The five things to look for in melanomas are called the ABCDEs, which stand for:

  • A = Asymmetry (If you draw a line through this mole, the two halves will not match.)
  • B = Border (The borders of an early melanoma tend to be uneven. The edges may be scalloped or notched.)
  • C = Color (Having a variety of colors is another warning signal. A number of different shades of brown, tan or black could appear. A melanoma may also become red, blue or some other color.)
  • D = Diameter (Melanomas usually are larger in diameter than the size of the eraser on your pencil (1/4 inch or 6 mm), but they may sometimes be smaller when first detected.)
  • E = Evolution (Any change — in size, shape, color, elevation, or another trait, or any new symptom such as bleeding, itching or crusting — points to danger.)
  • If you notice any of these warning signs, see your dermatologist.

Page: Speaking of seeing your dermatologist, how often should someone visit her dermatologist?

Dr. Haas: This again depends on a number of factors – your family history, personal history, skin type and history in the sun. Since you’ve had one, have had a lot of sunburns and have a family history, you’re at a high risk and should come every six months. Others can come annually. Every woman needs to do her own self-checks regularly though.

Page: What SPF do you recommend that people wear?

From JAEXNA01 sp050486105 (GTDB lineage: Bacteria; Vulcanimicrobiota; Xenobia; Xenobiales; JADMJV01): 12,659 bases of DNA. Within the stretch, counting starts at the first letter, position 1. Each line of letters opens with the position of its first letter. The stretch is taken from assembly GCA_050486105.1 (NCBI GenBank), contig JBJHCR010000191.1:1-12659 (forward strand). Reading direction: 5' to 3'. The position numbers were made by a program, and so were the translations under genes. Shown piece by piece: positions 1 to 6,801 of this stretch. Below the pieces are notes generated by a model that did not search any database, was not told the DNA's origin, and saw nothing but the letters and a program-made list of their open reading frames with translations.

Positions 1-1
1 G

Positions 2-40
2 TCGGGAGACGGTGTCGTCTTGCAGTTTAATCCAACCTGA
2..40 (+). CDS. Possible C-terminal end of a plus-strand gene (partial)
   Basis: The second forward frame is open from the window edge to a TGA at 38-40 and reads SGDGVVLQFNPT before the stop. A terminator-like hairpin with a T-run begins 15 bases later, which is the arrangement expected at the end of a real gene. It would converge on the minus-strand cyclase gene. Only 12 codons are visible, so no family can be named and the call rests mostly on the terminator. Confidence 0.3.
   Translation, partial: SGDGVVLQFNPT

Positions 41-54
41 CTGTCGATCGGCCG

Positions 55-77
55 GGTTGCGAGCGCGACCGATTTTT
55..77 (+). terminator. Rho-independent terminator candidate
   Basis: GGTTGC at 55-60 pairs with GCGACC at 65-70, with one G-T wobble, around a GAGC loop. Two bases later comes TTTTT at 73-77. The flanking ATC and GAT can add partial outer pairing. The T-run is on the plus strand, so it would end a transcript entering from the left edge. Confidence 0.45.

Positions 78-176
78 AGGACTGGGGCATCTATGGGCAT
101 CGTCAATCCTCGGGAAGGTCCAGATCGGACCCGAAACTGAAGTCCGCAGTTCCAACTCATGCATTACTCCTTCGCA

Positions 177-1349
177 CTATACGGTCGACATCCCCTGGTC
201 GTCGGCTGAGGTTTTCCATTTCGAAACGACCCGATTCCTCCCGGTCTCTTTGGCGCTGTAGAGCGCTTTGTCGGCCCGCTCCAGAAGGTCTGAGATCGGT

Dr. Haas: In Sacramento, I recommend at least 30 SPF. People need to remember to reapply as needed. If you’re sweating or in the water, reapply every couple of hours, and make sure you give the sunscreen time to dry into your skin. If you’re going to be in the pool all day, I recommend rash guard shirts (there are lots of cool looking ones out there now).

Page: What is one thing every woman should avoid?

Dr. Haas: Don’t do tanning booths…EVER. They admit UVA, which is the “aging ray” and causes premature aging, and there are lots of studies that show a link between tanning beds and skin cancer and melanoma. Especially in a young woman, it increases your chances by 75 percent. Every patient between 20 and 35-years-old that I’ve seen in my practice with a melanoma – except for one – has been in a tanning booth. Plus, there are all the bacteria in those things. It’s like lying in someone else’s bath tub.

Page: That’s really gross. So what’s the alternative?

Dr. Haas: There are really great, natural-looking self-tanners available now – all are fine and safe.

Page: Any favorite products?

Dr. Haas: It all depends on the individual so I don’t recommend specific products. I personally use a different sunscreen for my face and body and I wear something different when I’m at the beach than when I’m golfing. Some people like drier sunscreens and others prefer gels. The key is to try different kinds. It’s like different shoes for different events.

Page: Now there’s an analogy we can all understand. Any parting words of advice?

Dr. Haas: The biggest message is to not rely only on your sunscreen. Just because you’re wearing it doesn’t mean you’re okay. It means you’re better, but only for a short period of time. So, ladies, grab your wide-brimmed hat and your long-sleeved cover-up and enjoy those summer days!

For more information about melanoma and other forms of skin cancer, visit the American Academy of Dermatology.